Speaker Zhiyi Huang
Affiliation University of Pennsylvania
Host Nikhil Devanur Rangarajan
Date recorded 31 January 2013
Over the past decade, rapid development in computing technology and the Internet has given rise to new challenges in large-scale computational problems. In particular, many computational problems that arise from electronic commerce rely on the private data of self-interested agents. So the algorithms not only need to deal with usual computational resource limitations but also the new constraints imposed by social, economic, and personal considerations.
On the one hand, algorithmic mechanism design studies the game-theoretic perspective of private data, aiming to incentivize truthful behavior by ensuring that truth-telling maximizes the “one-shot” utilities of the agents, i.e., the utilities directly generated from the outcome of the mechanism. On the other hand, differential privacy considers the privacy perspective of private data, focusing on the agents' concern on the potential leak of their private data by the mechanism, which may harm their utilities in the future. Finally, there has been a recent direction of research aiming to handle both perspectives simultaneously by combining the techniques from both fields.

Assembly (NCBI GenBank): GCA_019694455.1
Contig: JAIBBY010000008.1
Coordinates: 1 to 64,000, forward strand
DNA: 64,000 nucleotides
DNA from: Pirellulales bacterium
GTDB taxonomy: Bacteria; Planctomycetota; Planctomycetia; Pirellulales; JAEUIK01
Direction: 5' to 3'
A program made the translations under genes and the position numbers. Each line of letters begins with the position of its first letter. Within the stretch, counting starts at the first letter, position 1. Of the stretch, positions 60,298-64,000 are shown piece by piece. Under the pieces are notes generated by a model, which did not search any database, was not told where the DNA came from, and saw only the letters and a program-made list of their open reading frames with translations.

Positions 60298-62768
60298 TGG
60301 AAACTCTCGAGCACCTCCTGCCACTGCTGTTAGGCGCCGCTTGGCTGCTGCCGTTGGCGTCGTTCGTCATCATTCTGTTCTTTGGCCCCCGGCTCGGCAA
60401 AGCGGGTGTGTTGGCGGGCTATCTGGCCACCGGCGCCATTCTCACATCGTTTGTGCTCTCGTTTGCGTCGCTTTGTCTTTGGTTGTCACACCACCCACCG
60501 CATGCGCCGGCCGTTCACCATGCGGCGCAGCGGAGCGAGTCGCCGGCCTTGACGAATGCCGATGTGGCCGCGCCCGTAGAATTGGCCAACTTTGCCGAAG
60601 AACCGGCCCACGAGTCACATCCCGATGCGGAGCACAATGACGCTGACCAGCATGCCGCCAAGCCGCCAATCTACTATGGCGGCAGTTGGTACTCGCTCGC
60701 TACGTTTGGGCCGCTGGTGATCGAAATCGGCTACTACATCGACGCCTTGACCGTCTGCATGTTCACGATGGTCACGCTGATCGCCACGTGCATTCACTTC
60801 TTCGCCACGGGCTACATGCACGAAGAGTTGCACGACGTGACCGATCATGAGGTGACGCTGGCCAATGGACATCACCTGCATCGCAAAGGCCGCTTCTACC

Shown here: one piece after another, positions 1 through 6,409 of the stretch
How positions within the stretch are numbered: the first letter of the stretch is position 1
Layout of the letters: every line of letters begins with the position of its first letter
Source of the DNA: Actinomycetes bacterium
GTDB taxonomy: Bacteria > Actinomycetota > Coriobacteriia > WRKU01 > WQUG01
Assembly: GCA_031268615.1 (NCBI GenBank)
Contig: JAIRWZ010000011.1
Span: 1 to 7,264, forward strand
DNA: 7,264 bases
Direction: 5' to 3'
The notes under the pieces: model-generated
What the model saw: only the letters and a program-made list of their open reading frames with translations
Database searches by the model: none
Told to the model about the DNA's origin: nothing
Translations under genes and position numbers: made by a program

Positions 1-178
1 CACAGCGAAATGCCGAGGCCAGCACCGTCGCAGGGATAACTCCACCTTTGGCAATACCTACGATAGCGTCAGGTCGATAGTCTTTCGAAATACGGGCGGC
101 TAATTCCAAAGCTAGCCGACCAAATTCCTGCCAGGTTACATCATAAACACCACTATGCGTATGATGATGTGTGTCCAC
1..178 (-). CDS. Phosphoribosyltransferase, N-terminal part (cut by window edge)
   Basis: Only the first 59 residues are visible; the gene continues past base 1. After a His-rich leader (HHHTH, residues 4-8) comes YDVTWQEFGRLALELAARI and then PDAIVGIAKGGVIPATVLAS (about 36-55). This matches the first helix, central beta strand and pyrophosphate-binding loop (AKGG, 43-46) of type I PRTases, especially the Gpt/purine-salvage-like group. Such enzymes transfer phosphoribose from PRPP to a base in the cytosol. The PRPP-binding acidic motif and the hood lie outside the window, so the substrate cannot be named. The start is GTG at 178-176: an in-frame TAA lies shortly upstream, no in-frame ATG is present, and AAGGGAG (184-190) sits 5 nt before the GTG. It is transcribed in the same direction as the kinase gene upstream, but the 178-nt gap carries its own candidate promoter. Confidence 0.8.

In this talk, I will give an overview of my contributions to these three topics. (1) For the game-theoretic perspective, we advance the technique of black-box reductions in mechanism design, reducing a large family of mechanism design problems to the better-understood algorithm design problems, including all problems in Bayesian setting and all single-parameter and symmetric problems in prior-free setting. (2) For the privacy perspective, we introduce the technique of low-sensitivity metric embedding and propose efficient and differentially private mechanisms for a sub-class of query release problems. Our result is among the first to circumvent the known impossibility results for general query release problems. (3) Finally, we propose the first general technique for designing mechanisms that handle both the game-theoretic and the privacy perspectives simultaneously for any mechanism design problems.
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